Don’t Let 2017 Taxes Ruin Your 2018 Closing.

by | Jan 19, 2018 | Legal Tips

Real estate tax season for 2017 has come and gone.  Don’t let the tax bill for 2017 ruin your 2018 closings.

In South Carolina, an owner-occupant pays taxes at a 4% rate whereas an investor or non-occupant owner pays taxes at a 6% rate and does not get any education tax relief. The difference in taxes could be as much as threefold.

If you are a real estate agent in the Midlands using the Central Carolina Realtors Association (CCRA) contract note that the contract holds that taxes will be prorated based on the last tax bill of record and that all tax prorations are final.  Thus, if the seller was taxed at 6% in 2017 and sells the property in 2018 the tax proration will be based on the 6% rate shown in the last tax bill even if the buyer intends to occupy the house as a primary residence.  The time to negotiate a different method of proration is during contract negotiations, not after the settlement statement is created. Amending the contract just prior to settlement could affect the buyer’s ability to close or could require a lender to redisclose, which could cause delays.

If you are in the Upstate and use the South Carolina Association of Realtors contract, the proration provision holds that the attorney is to prorate based on the best information available. Considering the counties’ tax estimators typically state that the information is “not deemed reliable” I am unsure how a closing attorney could use anything other than the previous year’s tax bill.  Additionally, prorations are not final under this contract, which opens a slew of post-closing issues such as your client looking to you to make the other party re-prorate after the tax bill is issued.  Of course, neither you nor the closing attorney have the power to make anyone abide by that provision, which is why the CCRA contract eliminated it.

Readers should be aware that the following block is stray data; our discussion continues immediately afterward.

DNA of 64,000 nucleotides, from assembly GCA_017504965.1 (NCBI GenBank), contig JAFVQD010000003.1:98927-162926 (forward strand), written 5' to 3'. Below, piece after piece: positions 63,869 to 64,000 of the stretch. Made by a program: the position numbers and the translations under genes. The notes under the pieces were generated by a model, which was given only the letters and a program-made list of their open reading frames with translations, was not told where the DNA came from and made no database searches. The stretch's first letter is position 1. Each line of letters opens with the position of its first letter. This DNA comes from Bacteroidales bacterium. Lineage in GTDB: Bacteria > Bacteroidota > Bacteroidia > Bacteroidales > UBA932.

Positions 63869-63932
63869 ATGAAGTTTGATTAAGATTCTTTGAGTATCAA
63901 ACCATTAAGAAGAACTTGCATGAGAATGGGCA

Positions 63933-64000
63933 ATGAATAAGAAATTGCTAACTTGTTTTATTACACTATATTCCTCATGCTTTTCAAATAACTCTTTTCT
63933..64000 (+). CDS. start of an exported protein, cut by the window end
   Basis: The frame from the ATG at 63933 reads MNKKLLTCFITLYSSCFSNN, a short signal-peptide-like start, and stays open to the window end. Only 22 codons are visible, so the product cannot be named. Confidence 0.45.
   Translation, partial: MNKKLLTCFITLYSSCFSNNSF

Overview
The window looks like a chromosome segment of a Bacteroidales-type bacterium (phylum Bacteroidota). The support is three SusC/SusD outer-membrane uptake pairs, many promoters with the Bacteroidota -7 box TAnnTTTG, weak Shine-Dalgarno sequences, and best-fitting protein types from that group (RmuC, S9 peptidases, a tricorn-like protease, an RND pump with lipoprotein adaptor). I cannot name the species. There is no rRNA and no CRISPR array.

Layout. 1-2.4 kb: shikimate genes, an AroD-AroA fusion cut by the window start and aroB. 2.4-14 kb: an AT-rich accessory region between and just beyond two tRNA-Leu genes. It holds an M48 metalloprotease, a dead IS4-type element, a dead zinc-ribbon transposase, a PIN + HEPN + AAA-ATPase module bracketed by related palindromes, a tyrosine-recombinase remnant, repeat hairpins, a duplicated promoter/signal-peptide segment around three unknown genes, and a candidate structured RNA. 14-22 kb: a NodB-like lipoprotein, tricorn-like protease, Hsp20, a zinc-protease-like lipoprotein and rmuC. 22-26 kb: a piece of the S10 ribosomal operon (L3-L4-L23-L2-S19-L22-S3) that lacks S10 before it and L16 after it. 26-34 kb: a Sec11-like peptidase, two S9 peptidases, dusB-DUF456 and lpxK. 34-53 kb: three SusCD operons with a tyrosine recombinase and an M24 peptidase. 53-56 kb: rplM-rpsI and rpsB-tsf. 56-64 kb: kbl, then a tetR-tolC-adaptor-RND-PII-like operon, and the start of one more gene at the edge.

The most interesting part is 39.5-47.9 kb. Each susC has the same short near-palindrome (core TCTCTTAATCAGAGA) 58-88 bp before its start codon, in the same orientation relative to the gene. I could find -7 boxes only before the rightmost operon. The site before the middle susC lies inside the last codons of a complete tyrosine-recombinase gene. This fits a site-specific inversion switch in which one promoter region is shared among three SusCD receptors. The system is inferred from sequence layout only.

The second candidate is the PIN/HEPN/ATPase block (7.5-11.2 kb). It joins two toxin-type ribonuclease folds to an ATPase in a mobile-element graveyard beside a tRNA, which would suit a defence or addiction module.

As such, a real estate agent should always pull a copy of the previous year’s tax bill and prepare your net sheet for the buyer or seller based on that bill.  Never tell your client that if the taxes go down that the other party will reimburse them the difference. Prorations are final in the Midlands and in the Upstate you have no way to enforce the provision. When you make promises you cannot enforce you may end up paying the difference if the other party refuses. Remember per state law an agent cannot make a false promise that is likely to influence their client. Pulling the tax bill at the time the contract is formed should eliminate any last minute surprises that can turn a deal sour.

Another Great South Carolinian. I like to highlight interesting people from South Carolina. Last month Cpl. William Kyle Carpenter graduated from the University of South Carolina. Cpl. Carpenter was awarded the Congressional Medal of Honor on June 19, 2014 for his actions in Marjah, Helmand Province Afghanistan.  According to the Official Citation, Cpl. Carpenter “was manning a rooftop security position when an enemy hand grenade landed inside their sandbagged position. Without hesitation and with complete disregard for his own safety, Cpl. Carpenter moved toward the grenade in an attempt to shield his fellow Marine from the deadly blast. When the grenade detonated, his body absorbed the brunt of the blast, severely wounding him.”  Cpl. Carpenter was willing to give his life so that a fellow Marine could live. I have seen Cpl. Carpenter speak and he has always maintained that he is not a hero.  I have to disagree with him. There is no doubt Cpl. William Kyle Carpenter is a true American Hero and deserves all the accolades bestowed upon him.   


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